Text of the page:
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I was just wondering if there is a way to find out where a java program will be searching for files.

I am trying to load a settings file with FileInputStream fstream = new FileInputStream("ldaplookup.ini"); but it is throwing a File not found error. The ini file is in the same folder as the class file but i am assuming it is searching somewhere else.

Thanks, -Pete

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3  
You should use Class.getResourceAsStream() method instead ;) –  victor hugo Jun 24 '09 at 16:05
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5 Answers

up vote 5 down vote accepted

FileInputStream looks up the file relative to the path of execution. If the resource file is in the same folder as the class, you can try using:

InputStream stream = this.getClass().getResourceAsStream("ldaplookup.ini");
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thanks, this did the trick. –  Petey B Jun 24 '09 at 16:09
3  
The good thing is that this method also works when the class is in a jar, so it works the same in the IDE or when deployed. –  André Jun 24 '09 at 16:29
    
thanks for the tip there Andre, was just thinking about this –  Petey B Jun 24 '09 at 16:52
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Java loads files from the current working directory for a relative path. If you want to see what is, try this:

System.out.println(System.getProperty("user.dir"));
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Thanks, this is showing C:\Windows\System32, which seems a little odd to me. Is there a way i can change where it is looking for files? or would it be better if i just put in the absolute path to my ini file? –  Petey B Jun 24 '09 at 15:55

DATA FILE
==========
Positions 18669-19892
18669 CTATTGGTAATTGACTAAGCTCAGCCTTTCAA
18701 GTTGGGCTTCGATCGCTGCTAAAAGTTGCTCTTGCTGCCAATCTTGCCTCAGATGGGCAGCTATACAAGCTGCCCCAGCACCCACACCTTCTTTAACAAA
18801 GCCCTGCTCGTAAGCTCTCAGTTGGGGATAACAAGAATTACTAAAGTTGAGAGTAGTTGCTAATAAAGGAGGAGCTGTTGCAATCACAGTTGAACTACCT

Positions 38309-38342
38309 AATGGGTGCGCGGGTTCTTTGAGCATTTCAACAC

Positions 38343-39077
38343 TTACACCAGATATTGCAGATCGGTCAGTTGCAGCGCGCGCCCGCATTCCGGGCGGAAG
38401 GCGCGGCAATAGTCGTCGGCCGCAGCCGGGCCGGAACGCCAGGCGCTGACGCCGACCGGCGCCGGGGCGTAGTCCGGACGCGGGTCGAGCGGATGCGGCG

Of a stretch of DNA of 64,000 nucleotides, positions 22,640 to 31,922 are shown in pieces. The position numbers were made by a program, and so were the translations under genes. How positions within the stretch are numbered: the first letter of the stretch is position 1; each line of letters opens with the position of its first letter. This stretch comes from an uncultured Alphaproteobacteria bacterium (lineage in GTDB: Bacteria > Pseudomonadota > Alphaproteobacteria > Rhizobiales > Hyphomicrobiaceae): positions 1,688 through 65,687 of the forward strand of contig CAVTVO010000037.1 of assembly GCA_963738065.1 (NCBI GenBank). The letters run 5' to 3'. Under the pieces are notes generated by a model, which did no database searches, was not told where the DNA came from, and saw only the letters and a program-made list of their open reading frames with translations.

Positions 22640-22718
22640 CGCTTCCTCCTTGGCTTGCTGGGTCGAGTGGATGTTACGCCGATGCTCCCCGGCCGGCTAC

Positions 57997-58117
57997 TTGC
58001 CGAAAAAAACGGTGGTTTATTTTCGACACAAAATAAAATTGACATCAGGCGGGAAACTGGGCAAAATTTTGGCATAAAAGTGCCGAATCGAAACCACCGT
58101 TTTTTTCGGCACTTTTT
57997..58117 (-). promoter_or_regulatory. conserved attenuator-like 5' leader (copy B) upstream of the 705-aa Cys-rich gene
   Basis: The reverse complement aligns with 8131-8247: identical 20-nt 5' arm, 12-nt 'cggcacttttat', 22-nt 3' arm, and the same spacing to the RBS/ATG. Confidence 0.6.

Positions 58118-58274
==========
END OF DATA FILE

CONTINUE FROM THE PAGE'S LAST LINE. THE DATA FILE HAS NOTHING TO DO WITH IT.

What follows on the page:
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Actually, for a real program you are going to distribute, you want to use relative paths. How are you invoking (command line, ide, etc)? –  AdamC Jun 24 '09 at 15:56
    
it is a servlet hosted on a web server invoked by the Post method from a web page. –  Petey B Jun 24 '09 at 16:00
1  
OK, in that case, you have 2 options. If the .ini file is fairly static and you want to distribute it with your classes, see Michael's response below using Class.getResourceAsStream(). If you want to change it independently, and you normally would for an ini, try setting the working directory of the servlet in the web server configuration. –  AdamC Jun 24 '09 at 16:11
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Since "new FileInputStream("ldaplookup.ini");" is equivalent to "new FileInputStream("./ldaplookup.ini");", you could try:

System.out.println(new File(".").getAbsolutePath());
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A much more reliable method to read files that are distributed with your classes is to use Class.getResourceAsStream() - it will look in the directory in the classpath where the class you're calling it on is situated, and it will even work when everything is packaged in a JAR file.

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Not direct answer but a helpful alternative:

You can use a resource bundle instead.

 rename ldaplookup.ini to ldaploopup.properties

And load it with:

 ResourceBundle bundle = ResourceBundle.getBundle("ldaplookup");


 String s = bundle.getString("url");

ResourceBundle search in the classpath for a .properties file among other strategies.

Etc. etc.

p.s.

To know what is the base path for your program try ( as suggested before: )

System.out.println(new File("."));
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